When I was a kid, I remember watching Dr. Strangelove for the first time. Being a male and having grown up in a household filled with World War I, World War II, Korea and (later) Vietnam veterans, I thought the coolest thing in the world were the scenes showing a thundering B-52 flying over the USSR and "Johnny Comes Marching Home" playing in the background [and for those of you who see this as some militaristic weirdness, rest assured, I was about 7...and I think nearly all seven year old boys think large objects that blow stuff up are pretty cool...].
When I read John Berry's Newsweek article "Bye-Bye Bomber", I was fairly shocked to see that members of the Air Force lobbying group (the Air Force Association) and Secretary of Defense Gates were both in favor of eliminating the nuclear role currently held by manned B-52 and B-2 bombers. Why? Well, in two words: Expense and "love of the Drone."
Bombers are expensive. The $2 billion or so spent on each B-2 is a
What is "the Love of the Drone." Sounds somewhat like a bee porno movie. No, this is what I call the love affair that the
Actually, there is a lot that drones cannot do. They cannot fly uninhibited into hostile territory like a manned bomber. Simply put, the nature of modern air warfare (jamming, counter jamming and so on) requires airframes that can carry a substantial load of electronic equipment. Drones, as currently built, just aren't big enough. Most are not even protected from small arms fire, from jamming, or from interference from their live-video feeds. They may be cheap, but so are smoothbore cannon. I don't see anyone saying we should replace modern field artillery with a 12 pound Napoleon from the Civil War--cheap doesn't matter when the system simply cannot get the job done. Just remember what Momma taught you..."You can get cheap or you can get good."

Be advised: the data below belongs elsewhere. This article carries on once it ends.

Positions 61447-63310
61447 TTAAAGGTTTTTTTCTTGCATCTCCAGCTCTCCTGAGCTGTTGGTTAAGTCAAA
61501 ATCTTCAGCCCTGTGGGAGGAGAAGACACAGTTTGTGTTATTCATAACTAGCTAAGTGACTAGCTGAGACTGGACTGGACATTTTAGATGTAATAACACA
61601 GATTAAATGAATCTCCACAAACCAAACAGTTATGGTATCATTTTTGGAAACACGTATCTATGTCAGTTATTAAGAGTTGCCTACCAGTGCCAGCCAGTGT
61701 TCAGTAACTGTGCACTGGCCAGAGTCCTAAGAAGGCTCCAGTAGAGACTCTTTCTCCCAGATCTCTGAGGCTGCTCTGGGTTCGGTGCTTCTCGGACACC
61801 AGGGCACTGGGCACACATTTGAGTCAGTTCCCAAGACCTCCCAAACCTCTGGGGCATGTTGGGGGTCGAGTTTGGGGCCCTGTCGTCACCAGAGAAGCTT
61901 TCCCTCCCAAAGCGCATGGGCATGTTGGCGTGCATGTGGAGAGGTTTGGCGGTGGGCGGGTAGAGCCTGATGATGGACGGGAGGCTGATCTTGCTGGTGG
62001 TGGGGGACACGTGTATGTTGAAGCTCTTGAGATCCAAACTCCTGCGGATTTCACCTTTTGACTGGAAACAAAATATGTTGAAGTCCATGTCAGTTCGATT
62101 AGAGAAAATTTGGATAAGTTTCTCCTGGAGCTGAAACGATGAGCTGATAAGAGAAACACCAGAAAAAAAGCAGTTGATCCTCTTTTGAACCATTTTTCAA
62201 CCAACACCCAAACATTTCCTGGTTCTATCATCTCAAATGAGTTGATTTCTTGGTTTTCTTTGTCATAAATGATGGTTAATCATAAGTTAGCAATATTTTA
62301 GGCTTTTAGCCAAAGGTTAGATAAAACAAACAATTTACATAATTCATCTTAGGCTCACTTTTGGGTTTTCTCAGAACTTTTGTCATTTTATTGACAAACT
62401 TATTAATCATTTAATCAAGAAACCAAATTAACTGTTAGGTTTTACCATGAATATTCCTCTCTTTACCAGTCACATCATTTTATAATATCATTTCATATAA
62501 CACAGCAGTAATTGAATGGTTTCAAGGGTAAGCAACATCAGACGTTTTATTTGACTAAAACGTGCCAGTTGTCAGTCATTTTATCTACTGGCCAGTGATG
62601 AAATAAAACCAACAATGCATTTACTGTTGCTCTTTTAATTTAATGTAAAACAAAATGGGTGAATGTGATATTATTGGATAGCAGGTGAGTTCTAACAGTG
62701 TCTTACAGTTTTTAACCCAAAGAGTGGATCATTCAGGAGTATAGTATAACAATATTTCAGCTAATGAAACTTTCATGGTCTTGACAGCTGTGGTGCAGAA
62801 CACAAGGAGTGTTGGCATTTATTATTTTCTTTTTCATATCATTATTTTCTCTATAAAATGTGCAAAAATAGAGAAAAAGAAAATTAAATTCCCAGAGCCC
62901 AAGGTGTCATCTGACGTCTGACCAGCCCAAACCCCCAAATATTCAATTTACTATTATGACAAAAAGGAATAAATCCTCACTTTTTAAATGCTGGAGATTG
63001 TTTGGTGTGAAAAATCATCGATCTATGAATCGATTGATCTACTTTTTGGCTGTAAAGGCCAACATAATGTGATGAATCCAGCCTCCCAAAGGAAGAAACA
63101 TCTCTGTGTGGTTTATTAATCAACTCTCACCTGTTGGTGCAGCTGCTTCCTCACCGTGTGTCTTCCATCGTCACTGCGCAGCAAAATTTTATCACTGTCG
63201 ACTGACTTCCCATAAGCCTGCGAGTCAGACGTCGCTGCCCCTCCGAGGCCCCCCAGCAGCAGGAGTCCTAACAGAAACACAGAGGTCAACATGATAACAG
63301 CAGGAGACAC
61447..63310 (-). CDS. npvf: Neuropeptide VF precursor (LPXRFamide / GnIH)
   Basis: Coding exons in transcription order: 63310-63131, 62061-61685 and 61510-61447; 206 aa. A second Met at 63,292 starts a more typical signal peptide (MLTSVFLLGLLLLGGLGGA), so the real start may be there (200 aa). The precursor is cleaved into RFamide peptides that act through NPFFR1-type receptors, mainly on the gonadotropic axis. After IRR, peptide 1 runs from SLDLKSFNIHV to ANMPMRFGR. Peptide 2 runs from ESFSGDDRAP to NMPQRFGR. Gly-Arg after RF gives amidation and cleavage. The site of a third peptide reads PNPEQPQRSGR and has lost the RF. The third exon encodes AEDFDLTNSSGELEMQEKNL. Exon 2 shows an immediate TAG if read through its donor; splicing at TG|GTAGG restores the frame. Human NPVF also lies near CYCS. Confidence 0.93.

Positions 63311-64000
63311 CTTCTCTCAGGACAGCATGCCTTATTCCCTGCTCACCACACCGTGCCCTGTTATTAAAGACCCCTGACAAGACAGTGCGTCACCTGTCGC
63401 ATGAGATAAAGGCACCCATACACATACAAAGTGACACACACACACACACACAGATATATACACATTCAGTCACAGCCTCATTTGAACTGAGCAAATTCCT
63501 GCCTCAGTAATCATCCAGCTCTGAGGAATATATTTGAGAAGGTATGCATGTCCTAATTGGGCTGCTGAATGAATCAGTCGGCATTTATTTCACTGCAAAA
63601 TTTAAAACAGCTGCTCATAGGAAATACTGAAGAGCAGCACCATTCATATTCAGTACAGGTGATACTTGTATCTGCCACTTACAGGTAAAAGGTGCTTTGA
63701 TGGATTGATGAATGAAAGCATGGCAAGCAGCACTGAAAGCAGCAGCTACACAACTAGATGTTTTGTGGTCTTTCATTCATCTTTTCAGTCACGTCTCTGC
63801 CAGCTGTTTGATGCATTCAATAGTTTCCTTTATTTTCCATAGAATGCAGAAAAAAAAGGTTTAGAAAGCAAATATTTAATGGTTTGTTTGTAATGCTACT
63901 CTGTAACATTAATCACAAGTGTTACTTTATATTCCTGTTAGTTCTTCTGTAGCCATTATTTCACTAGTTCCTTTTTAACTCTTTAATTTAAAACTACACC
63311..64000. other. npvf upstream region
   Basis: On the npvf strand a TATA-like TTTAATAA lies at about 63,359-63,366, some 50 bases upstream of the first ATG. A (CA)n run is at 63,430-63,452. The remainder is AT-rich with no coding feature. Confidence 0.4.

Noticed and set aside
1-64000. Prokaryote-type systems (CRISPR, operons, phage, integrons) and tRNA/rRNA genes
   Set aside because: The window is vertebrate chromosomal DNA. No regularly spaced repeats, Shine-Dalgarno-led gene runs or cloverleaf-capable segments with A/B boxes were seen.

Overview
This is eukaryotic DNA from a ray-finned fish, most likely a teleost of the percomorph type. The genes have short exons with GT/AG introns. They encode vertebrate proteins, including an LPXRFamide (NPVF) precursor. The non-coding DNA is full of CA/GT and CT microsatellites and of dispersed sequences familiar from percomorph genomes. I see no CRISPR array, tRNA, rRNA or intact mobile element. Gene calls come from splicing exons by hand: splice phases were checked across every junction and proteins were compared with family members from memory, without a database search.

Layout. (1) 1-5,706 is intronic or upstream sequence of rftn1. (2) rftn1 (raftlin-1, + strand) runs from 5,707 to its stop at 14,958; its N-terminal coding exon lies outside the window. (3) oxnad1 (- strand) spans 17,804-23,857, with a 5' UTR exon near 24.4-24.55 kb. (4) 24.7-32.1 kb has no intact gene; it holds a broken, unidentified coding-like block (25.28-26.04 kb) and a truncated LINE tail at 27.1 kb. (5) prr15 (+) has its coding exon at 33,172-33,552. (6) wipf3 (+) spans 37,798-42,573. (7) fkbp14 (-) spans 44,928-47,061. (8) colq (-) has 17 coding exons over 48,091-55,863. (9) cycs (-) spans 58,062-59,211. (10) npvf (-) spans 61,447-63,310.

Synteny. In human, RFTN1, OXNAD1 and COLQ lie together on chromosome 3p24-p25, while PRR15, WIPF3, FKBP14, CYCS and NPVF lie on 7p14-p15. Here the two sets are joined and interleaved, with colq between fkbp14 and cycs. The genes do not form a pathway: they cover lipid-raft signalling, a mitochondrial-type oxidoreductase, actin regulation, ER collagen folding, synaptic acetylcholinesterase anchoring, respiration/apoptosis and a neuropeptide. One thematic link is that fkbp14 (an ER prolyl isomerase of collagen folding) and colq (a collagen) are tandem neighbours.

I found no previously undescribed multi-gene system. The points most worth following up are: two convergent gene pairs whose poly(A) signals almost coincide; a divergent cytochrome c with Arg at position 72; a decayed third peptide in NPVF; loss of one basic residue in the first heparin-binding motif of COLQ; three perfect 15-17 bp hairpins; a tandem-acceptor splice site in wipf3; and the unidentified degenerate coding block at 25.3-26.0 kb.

My biggest argument for manned nuclear bombers isn't even their multi-role capability (e.g., they can drop conventional bombs, use cruise missiles, or even drop leaflets). No, it is political.
Military planners often forget that nuclear weapons are not really "weapons" in the conventional sense. They are political tools, created and employed for political means. They are Clausewitz in concentrated form. Consequently, you have to examine the political uses of nuclear weapons before any other consideration, to include cost and ease of employment.
A manned bomber can be prepped, armed, manned and sent off an airbase in a matter of hours. In those hours, diplomats can let a potential adversary know that the
And neither land-based nor sea-based missiles can be recalled. Once launched, they are gone. The nature of submarine warfare and the security of missile sites in the
In short, it is the ICBM that is obsolete--it is a relic of the Cold War and Mutually Assured Destruction. I'm all for a handful of failsafe missiles on Trident submarines; they would serve as a final deterrent. But put men and women in the airplanes, capable of making decisions, listening to orders, and able to be recalled to base when an unexpected peace breaks out.
Either that or just get rid of them all. Short of full nuclear disarmament, however, I'd prefer Slim Pickens flying in a recallable bomber than two guys in a silo in